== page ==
Against this background and in an effort to follow up on the commitments and recommendations put forward in the Djibouti Declaration and IGAD Regional Guidelines on Rights Based BLAs, the ILO in close collaboration with IGAD secretariat plans to conduct a study on the state of labour migration and mobility governance with a focus on the Recruitment and placement of migrant workers in the IGAD Region to serve as a background document for the Second Ministerial Conference on Labour, Employment and Labour Migration scheduled to take place in November 2022. To this end, this ToR is prepared to hire the service of an external collaborator to produce the report as elaborated below.
The overall objective of the study report is to provide a general overview about the state of labour migration and mobility governance and present in-depth analysis and strategic recommendations on Recrutement and placement practices in IGAD Region. To be more precise, the study is expected to:
- Provide an overview about labour migration and mobility governance in the IGAD region
and provide in-depth analysis of Recruitment and placement of migrant workers in the IGAD region;
- Identify good practices, challenges, opportunities and provide strategic recommendations to advance fair Recruitment and placement practices in the IGAD Region
The report will be conducted using mixed research method involving desk review, qualitive and quantitative research tools as explained below
- Desk Review: the consultant is expected to thoroughly review latest available research and data in the area of labour migration and mobility governance in general and recruitment practices in particular in the IGAD region drawing/building on the study report titled “an assessment of labour migration and mobility governance in the IGAD Region” conducted by IGAD and ILO in 2018 and 2019 and Africa Fair Recruitment Report conducted by ILO. To this end, the consultant is expected to review latest academic and non-academic literature and publication on the subject and make use of available data sources / databases at national and also international level.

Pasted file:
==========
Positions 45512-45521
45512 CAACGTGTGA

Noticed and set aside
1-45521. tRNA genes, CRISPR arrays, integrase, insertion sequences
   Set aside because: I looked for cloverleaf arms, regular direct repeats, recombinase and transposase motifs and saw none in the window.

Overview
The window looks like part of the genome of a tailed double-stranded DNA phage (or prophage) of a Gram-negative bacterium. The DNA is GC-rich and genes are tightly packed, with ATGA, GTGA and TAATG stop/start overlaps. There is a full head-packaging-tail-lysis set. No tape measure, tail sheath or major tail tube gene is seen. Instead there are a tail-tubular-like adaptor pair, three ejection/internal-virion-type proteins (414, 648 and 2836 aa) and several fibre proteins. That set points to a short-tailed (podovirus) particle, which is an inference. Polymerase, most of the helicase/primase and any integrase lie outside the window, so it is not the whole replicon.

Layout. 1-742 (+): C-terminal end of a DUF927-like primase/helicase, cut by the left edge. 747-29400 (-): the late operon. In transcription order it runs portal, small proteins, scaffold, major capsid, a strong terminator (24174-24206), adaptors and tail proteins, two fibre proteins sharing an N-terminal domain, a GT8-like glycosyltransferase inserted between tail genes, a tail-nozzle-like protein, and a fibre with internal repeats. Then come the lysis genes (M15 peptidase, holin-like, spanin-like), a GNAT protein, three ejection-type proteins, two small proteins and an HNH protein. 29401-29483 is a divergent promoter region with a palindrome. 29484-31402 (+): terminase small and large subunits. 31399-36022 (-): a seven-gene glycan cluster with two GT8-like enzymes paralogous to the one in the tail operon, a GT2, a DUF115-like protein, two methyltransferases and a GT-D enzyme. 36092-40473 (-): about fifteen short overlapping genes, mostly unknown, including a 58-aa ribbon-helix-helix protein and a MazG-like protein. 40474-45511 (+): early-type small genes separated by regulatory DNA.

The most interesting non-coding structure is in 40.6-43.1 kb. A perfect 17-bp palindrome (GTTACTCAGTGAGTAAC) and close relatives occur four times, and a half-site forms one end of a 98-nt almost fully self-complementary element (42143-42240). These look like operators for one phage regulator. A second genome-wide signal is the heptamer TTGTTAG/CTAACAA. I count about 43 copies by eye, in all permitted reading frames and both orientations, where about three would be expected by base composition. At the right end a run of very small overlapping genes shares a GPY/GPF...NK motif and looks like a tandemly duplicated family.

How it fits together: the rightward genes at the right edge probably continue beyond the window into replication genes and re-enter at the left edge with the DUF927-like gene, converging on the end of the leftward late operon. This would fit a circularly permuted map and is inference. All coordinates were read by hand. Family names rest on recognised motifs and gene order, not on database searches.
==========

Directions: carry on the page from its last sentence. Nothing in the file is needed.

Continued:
- Qualitative Methods: the consultant is also expected to conduct key informant interviews and focus group discussion, where possible, to update and triangulate findings from primary and secondary sources and further understand recruitment practices in the region. Key Informant Interview will be conducted with key stakeholders including experts and officials of IGAD Secretariat, IGAD member states particularly Ministries of Labour and Ministries of Foreign Affairs, representatives of Trade Unions, Employers Organizations, Private Employment Agencies and other stakeholders working on labour migration and mobility governance as well as potential migrant workers and returnees. In order to provide a more detailed account of emerging good practices and reenforce the recommendations, selected good practices will be further examined and presented as case studies annexed to the report. Examples of such case studies / promising practices is available on the ILO fair Recrutement hub.
The consultant will be responsible for developing appropriate data collection tools and gathering reliable data in all countries to meet the objectives of the study. The consultant is advised to use and adapt already existing data collection methods and tools developed by the ILO in the past. Relevant data collection tools are available as annex to the labour migration and mobility governance study report and Africa Fair Recruitment Report . At the end, the consultant is expected to write analytical report which will be presented, reviewed and endorsed by ILO, IGAD, IGAD Member States and Social Partners.
- Inception Report: the consultant is expected to produce an inception report explaining his/her understanding of the assignment, detailed methodology and research tools, implementation plan, draft outline of the report and key resources/materials and data sources to be examined for review and comments of the ILO and IGAD. The ILO and IGAD will provide their comments and inputs within 10 calendar days after submission of the inception of the report
- Draft Report: the consultant will submit first draft report to the ILO and IGAD for comments and inputs. The ILO and IGAD will review and provide their comments within 10 working days from the submission of the report;
- Revised Draft Report: the consultant will submit the revised draft incorporating comments and inputs provided by the ILO and IGAD in track changes and clean copy. ILO and IGAD will review the revised report and provide their feedback with 10 calendar days. if the comments and inputs are well incorporated and the report is found to be up to the expected quality, the report will be shared with key stakeholders and partners for inputs and comments..
- Presentation: once the revised draft report is up to the standard and expectation of the ILO and IGAD the consultant will present the revised draft report in a regional virtual consultation workshop.